I am comparing $R^2$ and RMSE of different models. Interestingly, the rank ordering of the models with respect to $-R^2$ and RMSE is different and I do not understand why.

Here is an example in R:






Thus, the order if different for $-R^2$ suqared and $RMSE$.

The question is, why.

Let $SS_{res}$ be the sum of squared residuals $\sum(y_i-f_i)^2$.

$RMSE$ is defined as $\sqrt{SS_{res}/n}$.

$R^2$ is defined as $1-SS_{res}/SS_{tot}$ where $SS_{tot}$ is $\sum(y_i-\overline{y})^2$.

Since $SS_{res}=n*(RMSE)^2$, we can write $R^2$ as $1-n*(RMSE)^2/SS_{tot}$. Since $n$ and $SS_{tot}$ are constant and the same for all models, $-R^2$ and $RMSE$ should strictly positively related. However, they are not since the ranking order is in practice not identical (see example code).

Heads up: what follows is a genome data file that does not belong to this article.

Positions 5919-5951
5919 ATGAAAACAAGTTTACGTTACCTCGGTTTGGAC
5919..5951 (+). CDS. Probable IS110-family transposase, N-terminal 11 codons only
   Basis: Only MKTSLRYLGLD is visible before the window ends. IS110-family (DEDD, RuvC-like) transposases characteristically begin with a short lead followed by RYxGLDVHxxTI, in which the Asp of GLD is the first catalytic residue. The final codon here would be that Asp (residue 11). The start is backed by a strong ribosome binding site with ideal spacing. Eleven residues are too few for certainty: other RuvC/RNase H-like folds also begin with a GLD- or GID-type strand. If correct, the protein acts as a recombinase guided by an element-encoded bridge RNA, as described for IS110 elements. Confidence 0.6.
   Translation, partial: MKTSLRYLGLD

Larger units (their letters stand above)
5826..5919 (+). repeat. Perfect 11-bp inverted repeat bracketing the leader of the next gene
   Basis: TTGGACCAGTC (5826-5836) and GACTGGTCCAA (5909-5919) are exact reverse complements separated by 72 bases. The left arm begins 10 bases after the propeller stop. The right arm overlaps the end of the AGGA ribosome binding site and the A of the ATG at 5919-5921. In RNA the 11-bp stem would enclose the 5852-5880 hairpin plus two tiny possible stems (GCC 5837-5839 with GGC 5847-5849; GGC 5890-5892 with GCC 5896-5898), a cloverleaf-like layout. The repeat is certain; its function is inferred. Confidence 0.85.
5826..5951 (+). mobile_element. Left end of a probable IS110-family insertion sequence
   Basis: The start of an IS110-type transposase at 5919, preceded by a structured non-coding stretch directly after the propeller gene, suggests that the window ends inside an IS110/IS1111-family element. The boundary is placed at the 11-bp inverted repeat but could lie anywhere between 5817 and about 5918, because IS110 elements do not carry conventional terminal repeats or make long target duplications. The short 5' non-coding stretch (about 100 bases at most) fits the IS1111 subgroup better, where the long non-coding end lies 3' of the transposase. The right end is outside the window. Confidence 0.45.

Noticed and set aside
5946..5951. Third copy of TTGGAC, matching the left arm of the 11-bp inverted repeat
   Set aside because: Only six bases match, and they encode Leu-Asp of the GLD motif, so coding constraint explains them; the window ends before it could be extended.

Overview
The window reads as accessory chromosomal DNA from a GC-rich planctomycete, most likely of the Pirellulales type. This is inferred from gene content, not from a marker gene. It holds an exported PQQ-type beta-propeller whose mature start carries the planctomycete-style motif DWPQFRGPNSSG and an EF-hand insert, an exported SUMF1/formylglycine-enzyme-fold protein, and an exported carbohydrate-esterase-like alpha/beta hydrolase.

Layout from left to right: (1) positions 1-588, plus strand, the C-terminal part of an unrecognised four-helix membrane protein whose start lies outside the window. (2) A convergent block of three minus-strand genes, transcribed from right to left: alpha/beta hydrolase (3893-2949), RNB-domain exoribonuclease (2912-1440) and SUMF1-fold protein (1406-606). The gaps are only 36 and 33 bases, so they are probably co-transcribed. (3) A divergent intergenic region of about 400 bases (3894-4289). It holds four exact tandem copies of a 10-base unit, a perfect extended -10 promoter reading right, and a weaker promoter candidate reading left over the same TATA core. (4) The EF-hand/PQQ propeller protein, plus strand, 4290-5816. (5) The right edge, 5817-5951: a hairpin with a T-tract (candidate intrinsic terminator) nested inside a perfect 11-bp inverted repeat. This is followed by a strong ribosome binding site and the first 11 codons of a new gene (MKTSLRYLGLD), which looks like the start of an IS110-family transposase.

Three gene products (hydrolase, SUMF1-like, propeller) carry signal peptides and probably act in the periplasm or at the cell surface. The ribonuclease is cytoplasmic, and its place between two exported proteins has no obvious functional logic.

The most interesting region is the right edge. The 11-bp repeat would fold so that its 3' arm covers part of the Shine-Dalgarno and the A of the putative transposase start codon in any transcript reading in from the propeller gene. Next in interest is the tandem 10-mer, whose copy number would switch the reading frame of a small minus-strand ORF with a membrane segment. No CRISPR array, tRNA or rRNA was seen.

What is wrong with my argument?

up vote 7 down vote accepted

In caret, the calculation for results$RMSE and results$Rsquared is not as simple as what you've indicated. They are in fact the average of RMSE and $R^2$ over the ten holdout sets.

To confirm this, run the summary:

> t1

1000 samples
  20 predictors

No pre-processing
Resampling: Cross-Validated (10 fold) 
Summary of sample sizes: 900, 900, 900, 900, 900, 900, ... 
Resampling results across tuning parameters:

  alpha  lambda      RMSE      Rsquared 
  0.10   0.01065054  17.93931  0.1655746
  0.10   0.10650539  17.93720  0.1656599
  0.10   1.06505391  17.89291  0.1678166
  0.55   0.01065054  17.93838  0.1657046
  0.55   0.10650539  17.91755  0.1668356
  0.55   1.06505391  17.84962  0.1731936
  1.00   0.01065054  17.93824  0.1657245
  1.00   0.10650539  17.90045  0.1678998
  1.00   1.06505391  17.92535  0.1710923

RMSE was used to select the optimal model using  the smallest value.
The final values used for the model were alpha = 0.55 and lambda = 1.065054.

For the optimal parameter combination alpha = 0.55 and lambda = 1.065054 the performance on each held-out set is seen in the object t1$resample: